I just spent a couple of days with Eric Henry from T.S. Designs and I have discovered a source for local socks.
A bunch of us drove up the mountain to spend a couple of days teaching and speaking at Warren Wilson College. It was awesome. Bright kids. Enlightened professors. They are feeding themselves from their own farm, housing themselves from materials from their land. It’s an inspirational place where the students do the work and push their ideas up the hill.
I always learn a lot on these junkets. When Eric is along I generally get upstaged on the sustainable textiles front. Whenever I’m on stage with Eric I wear my Raleigh Denim jeans, my Lumina dress shirt, and tonight I ordered a couple of pairs of Farm to Feet socks out of Mt. Airy.
They take merino wool, raised
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in the United States, and like T.S. Designs they boast of a completely transparent supply chain with everything made in America.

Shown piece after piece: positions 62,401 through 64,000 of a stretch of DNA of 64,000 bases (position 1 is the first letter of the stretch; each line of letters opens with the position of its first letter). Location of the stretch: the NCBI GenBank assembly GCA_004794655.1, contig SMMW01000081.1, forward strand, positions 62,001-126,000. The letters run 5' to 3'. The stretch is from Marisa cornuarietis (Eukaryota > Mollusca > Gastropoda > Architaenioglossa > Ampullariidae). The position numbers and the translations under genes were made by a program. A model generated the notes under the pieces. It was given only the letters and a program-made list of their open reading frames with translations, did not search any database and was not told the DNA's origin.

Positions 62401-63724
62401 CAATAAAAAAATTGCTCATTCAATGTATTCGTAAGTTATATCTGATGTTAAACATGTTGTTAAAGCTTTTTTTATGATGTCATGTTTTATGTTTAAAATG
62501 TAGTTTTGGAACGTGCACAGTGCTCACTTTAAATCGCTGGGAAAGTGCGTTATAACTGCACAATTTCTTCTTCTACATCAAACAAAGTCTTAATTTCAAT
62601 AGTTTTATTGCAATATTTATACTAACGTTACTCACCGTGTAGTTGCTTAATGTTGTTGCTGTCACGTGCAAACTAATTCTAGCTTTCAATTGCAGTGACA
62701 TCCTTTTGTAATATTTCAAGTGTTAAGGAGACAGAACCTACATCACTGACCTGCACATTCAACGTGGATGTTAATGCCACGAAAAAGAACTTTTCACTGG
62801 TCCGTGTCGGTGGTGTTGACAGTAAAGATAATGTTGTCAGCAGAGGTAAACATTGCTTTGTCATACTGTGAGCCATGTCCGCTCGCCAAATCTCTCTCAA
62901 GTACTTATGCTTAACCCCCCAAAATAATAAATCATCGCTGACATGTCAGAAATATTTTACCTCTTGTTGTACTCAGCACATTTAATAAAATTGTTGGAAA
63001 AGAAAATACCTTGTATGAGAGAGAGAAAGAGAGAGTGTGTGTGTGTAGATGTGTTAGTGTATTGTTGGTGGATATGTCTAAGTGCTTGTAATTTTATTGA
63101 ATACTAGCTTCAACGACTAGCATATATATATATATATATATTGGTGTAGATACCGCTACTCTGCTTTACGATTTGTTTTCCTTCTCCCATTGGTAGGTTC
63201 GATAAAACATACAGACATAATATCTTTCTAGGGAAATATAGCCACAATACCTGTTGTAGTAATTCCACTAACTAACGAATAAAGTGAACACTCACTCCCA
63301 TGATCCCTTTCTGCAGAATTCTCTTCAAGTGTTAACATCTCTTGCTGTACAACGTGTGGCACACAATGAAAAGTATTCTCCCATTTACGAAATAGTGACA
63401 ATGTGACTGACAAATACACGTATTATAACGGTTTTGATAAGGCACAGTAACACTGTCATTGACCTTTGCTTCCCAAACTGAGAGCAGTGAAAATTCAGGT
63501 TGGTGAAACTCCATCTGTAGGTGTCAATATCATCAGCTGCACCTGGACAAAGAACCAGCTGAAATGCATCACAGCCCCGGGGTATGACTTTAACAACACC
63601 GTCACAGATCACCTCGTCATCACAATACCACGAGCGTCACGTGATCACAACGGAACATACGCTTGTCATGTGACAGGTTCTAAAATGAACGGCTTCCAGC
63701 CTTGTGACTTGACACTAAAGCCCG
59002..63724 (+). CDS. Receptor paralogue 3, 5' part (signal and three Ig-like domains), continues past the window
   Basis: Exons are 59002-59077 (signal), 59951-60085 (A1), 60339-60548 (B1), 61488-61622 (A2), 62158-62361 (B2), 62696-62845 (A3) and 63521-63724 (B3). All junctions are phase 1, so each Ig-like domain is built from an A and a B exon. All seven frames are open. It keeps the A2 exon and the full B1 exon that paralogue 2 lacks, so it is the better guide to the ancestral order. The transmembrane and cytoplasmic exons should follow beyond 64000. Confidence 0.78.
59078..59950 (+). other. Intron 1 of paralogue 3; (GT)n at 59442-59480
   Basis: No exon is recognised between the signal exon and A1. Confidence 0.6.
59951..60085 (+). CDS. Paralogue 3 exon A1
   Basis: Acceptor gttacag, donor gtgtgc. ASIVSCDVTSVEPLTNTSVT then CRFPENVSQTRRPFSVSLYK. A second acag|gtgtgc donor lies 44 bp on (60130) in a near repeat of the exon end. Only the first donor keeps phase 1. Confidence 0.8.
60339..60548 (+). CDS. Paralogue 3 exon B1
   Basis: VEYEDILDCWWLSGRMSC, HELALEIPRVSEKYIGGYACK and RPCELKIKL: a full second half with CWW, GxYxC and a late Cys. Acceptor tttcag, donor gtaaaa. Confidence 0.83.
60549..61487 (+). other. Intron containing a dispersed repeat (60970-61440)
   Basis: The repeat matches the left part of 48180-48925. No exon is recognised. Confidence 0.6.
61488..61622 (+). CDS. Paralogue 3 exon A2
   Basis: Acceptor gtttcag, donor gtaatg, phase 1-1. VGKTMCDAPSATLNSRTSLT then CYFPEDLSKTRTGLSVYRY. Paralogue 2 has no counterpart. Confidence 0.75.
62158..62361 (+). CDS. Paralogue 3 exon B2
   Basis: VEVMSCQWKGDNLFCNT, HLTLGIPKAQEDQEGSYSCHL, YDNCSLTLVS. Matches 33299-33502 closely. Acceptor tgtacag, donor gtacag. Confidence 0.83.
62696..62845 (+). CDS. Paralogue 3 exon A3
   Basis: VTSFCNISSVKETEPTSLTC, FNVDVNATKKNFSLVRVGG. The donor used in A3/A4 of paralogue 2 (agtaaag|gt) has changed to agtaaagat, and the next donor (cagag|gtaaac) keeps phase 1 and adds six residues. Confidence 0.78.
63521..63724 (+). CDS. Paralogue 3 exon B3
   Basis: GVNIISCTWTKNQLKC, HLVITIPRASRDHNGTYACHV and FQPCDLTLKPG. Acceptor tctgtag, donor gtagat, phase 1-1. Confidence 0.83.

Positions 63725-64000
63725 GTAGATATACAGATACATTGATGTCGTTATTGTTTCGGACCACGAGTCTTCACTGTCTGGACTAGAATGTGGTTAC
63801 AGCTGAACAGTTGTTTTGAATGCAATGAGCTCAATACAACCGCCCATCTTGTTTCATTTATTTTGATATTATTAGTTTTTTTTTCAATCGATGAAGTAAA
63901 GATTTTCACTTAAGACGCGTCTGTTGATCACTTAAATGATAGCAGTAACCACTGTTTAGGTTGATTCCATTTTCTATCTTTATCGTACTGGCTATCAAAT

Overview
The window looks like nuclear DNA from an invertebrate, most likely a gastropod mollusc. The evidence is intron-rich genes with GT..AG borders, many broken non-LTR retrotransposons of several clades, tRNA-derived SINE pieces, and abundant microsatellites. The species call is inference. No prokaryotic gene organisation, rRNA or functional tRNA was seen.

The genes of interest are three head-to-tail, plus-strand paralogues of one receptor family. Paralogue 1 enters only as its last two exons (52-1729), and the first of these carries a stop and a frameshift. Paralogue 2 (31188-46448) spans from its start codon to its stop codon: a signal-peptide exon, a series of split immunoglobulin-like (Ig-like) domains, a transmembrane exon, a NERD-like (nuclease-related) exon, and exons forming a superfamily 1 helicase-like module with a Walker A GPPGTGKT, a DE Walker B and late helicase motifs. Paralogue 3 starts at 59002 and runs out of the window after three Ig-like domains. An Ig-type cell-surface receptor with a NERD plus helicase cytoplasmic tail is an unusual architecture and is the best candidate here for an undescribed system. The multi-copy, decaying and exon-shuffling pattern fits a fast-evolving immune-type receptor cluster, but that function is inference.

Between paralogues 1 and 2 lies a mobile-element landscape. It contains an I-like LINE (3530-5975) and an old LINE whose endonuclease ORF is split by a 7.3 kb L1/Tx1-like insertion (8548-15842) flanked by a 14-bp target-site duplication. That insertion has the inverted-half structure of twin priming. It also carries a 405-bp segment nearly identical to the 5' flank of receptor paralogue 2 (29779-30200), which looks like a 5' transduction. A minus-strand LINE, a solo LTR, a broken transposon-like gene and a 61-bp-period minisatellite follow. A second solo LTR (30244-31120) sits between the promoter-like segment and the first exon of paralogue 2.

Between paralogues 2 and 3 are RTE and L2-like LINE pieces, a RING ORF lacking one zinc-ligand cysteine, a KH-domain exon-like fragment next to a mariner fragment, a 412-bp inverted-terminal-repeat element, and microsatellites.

Once these socks arrive I can pull on my Redwing steel toes, and go out on
stage with Eric with only my boxer shorts being made far away. Eric tells me there is a great “reshoring” of the American textile industry going on right now. There is a new “cut and sew” operation opening in one of the abandoned mills in Burlington.
As I was ordering my socks an email came in from Jay Golden at Duke. I sit on his Task Force for Sustainability and Commerce. He’s done a bunch of work on the HIGG 2 Index that was launched by Nike and the Sustainable Apparel Coalition and he’s a proponent of transparent supply chain management. They just ran a story on his work in the Guardian.
I’m not sure why sustainable textiles keep tugging at me. I suppose I like the challenge. When Planet Money came out with their million mile t-shirt, I wrote a response. And today when I look at the labels in my closet they are global and come mostly from
I’m going to stop being a sustainability poser and change out my wardrobe for a 100 Mile Closet.